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A large-format, beautifully illustrated look at the natural history of birdsThere are some 10,000 bird species in existence today, occupying every continent and virtually every habitat on Earth. The variety of bird species is truly astounding, from the tiny bee hummingbird to the large flightless ostrich, making birds one of the most diverse and successful animal groups on the planet. Taking you inside the extraordinary world of birds, What Is a Bird? explores all aspects of these remarkable creatures, providing an up-close look at their morphology, unique internal anatomy and physiology, fascinating and varied behavior, and ecology. It features hundreds of color illustrations and draws on a broad range of examples, from the familiar backyard sparrow to the most exotic birds of paradise. A must-have book for birders and armchair naturalists, What Is a Bird? is a celebration of the rich complexity of bird life.
- An absorbing and beautifully presented exploration of the natural history of birds
- Integrates physiological adaptations with ecology and behavior
- Features a wealth of color photographs and explanatory figures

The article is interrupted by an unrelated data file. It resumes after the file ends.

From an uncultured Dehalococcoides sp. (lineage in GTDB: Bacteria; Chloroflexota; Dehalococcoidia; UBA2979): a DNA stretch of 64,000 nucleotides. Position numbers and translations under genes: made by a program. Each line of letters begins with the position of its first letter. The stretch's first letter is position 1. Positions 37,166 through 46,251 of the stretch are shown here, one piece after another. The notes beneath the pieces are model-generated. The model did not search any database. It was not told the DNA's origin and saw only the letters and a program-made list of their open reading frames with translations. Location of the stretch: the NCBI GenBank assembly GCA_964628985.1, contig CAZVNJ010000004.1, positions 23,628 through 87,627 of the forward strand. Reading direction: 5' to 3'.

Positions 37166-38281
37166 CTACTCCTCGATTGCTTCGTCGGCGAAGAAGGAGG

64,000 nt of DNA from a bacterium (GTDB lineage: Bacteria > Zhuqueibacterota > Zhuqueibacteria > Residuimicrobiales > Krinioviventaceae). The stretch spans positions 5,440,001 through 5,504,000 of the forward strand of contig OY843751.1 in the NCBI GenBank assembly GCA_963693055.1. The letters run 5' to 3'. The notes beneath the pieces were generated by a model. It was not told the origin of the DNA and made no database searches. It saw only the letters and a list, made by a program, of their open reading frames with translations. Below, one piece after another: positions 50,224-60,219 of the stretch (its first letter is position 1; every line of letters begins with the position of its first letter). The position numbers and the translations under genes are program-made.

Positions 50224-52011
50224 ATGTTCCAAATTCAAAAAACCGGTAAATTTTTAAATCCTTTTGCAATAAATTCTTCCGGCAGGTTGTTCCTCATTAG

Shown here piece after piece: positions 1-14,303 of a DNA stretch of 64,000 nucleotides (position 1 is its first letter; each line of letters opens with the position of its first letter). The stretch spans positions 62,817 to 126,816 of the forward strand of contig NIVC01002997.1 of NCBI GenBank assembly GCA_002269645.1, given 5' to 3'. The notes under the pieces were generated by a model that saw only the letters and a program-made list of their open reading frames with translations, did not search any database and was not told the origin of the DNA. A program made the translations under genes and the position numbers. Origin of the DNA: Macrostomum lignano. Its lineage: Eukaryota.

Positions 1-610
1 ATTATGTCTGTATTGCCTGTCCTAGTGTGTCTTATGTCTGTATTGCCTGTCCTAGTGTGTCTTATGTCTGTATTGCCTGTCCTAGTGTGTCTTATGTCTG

- Uses scanning electron microscope imagery to provide a rare close-up view of structures not normally visible
- Provides insights into our complex relationship with birds, from our enduring fascination with them to the threats they face and the challenges of conservation
About the Author
Tony D. Williams is professor of biological sciences at Simon Fraser University and a fellow of the American Ornithological Society. He is the author of Physiological Adaptations for Breeding in Birds (Princeton) and The Penguins. Scott McWilliams is professor of wildlife ecology and physiology at the University of Rhode Island. Julia A. Clarke is the John A. Wilson Professor in Vertebrate Paleontology at the University of Texas at Austin. Elizabeth MacDougall-Shackleton is professor of biology at Western University in Ontario. Scott MacDougall-Shackleton is chair of the Department of Psychology at Western University in Ontario. Frances Bonier is a field biologist with a research focus on the ways animals respond to diverse challenges, including parasites, urbanization, and climate change. Chad Eliason is a postdoctoral fellow at the Field Museum of Natural History in Chicago.